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Roseate Skimmer

Orthemis ferruginea

Roseate Skimmer, Orthemis ferruginea, photo © by Pete Moulton

This adult male was observed and photographed by Pete Moulton 2010.

The body of the male Roseate Skimmer with its very distinctive maroon-red coloration, is unlikely to be confused with any other species. It is a common species from the southern United States through the Neotropics inhabiting areas near shallow ponds and canals.

This is primarily a Neotropical species, which before the 1930's was known to occur in the US only in southern Florida. Since then, the species has expanded its range explosively, so that now it commonly occurs throughout the southern third of the USA. In Arizona they fly abundantly from July through the fall. They'll accept almost any aquatic habitat, as long as mud-bottomed open water is available for larval development. They're particularly numerous at the Gilbert Water Ranch, but can be observed at many other locations also.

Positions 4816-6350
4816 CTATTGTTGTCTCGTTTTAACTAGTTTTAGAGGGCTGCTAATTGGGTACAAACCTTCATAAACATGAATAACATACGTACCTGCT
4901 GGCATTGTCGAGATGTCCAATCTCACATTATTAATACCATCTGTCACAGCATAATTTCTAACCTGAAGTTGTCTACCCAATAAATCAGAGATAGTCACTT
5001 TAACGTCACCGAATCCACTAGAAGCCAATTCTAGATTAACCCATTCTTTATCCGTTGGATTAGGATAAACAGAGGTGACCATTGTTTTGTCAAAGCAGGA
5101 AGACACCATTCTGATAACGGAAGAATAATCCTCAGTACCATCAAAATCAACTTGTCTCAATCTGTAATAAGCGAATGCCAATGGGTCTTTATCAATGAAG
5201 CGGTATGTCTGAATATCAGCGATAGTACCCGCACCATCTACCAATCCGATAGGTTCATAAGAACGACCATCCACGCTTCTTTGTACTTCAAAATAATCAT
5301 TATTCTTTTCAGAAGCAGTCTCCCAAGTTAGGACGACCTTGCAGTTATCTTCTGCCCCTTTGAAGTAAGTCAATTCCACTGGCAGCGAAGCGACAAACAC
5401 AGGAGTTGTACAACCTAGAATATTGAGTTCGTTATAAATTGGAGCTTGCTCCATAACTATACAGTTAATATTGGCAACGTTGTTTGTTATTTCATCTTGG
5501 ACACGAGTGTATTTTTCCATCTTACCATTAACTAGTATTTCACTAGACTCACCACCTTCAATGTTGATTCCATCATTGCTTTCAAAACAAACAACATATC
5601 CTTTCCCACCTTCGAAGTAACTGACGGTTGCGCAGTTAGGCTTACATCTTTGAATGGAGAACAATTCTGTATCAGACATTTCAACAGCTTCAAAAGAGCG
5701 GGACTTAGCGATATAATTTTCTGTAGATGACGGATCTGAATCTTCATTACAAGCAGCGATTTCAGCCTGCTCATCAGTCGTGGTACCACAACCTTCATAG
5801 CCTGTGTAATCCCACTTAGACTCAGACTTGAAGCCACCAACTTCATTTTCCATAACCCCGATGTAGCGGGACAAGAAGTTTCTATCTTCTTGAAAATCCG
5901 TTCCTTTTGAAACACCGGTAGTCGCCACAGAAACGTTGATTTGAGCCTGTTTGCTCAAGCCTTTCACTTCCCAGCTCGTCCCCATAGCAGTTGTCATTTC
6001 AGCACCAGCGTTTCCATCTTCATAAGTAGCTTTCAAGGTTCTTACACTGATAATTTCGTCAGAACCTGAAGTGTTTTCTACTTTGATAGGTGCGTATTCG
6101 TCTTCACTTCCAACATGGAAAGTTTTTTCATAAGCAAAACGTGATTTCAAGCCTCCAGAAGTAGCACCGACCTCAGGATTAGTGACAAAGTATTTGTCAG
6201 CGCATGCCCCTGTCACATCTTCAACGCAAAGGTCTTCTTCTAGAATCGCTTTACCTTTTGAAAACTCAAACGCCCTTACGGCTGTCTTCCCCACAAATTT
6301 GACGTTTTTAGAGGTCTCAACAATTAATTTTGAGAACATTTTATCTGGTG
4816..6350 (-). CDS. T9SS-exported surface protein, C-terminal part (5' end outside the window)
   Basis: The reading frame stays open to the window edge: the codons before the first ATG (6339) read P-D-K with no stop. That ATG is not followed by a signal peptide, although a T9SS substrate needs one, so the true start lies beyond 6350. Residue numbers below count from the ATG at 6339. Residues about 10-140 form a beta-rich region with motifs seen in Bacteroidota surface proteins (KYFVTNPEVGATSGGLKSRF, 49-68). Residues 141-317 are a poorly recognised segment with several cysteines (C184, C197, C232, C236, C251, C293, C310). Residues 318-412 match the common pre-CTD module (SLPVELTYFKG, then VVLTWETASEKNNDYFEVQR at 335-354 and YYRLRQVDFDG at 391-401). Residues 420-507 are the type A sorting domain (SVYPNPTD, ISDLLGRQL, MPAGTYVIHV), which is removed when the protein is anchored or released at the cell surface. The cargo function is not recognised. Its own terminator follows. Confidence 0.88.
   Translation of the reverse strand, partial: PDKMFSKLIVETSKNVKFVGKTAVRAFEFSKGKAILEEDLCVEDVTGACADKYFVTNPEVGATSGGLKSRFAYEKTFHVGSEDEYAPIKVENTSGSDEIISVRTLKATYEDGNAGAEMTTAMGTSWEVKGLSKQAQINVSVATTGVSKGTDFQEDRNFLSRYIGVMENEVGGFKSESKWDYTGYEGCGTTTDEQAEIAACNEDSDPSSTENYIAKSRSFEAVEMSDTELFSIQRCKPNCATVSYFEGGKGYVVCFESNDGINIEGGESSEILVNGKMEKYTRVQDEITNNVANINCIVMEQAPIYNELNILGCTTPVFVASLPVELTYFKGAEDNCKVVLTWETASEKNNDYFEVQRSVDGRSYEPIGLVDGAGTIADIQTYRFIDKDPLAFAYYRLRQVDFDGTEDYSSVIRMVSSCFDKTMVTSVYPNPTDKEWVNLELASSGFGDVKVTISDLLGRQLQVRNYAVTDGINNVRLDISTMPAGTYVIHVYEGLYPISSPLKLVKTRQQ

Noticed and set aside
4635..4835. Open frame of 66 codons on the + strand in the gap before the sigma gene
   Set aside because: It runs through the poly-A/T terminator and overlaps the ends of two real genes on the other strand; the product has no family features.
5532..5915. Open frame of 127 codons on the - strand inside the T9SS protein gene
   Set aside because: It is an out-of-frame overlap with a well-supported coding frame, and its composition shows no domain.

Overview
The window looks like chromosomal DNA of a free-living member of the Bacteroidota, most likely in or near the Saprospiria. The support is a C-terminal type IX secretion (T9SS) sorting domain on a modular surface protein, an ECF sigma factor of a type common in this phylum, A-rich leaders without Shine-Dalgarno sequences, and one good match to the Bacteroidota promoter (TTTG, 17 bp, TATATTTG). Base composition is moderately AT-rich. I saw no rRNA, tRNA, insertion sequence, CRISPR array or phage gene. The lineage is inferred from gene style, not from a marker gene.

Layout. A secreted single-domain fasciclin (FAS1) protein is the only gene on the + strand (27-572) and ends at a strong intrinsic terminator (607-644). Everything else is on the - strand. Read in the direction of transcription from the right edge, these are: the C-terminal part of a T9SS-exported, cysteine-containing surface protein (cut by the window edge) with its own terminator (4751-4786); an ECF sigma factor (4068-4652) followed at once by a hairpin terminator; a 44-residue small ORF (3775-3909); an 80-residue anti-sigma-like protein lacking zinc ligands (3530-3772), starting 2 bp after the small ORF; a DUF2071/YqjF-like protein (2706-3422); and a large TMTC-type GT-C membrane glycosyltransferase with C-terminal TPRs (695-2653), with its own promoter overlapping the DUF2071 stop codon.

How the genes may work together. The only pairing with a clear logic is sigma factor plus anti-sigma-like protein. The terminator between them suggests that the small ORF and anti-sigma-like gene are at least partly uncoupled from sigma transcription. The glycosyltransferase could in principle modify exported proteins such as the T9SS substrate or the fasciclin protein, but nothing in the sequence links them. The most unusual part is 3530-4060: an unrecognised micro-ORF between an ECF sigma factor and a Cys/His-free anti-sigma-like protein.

The scientific name, Orthemis ferruginea, refers to the rusty abdominal coloration of the females and immatures. Unlike many other Libellulids, Roseates don't seem to obelisk for purposes of thermoregulation, instead moving into shaded areas when the sunlight becomes too intense. There's a very similar species, known as the Carmine Skimmer, O. discolor, which occurs mainly in southeastern Texas, but which has been recorded in central Arizona on occasion. The Carmine differs in its red eyes and face and redder (less pruinose) abdomen; Carmine's thorax contrasts less with the abdominal color (this is variable), and lacks all traces of the dark spotting on the lowest part of the thoracic sides. In fact, the two species can appear so similar that John Abbott considers the presence or absence of those dark thoracic markings the best feature to separate them. -- Pete Moulton

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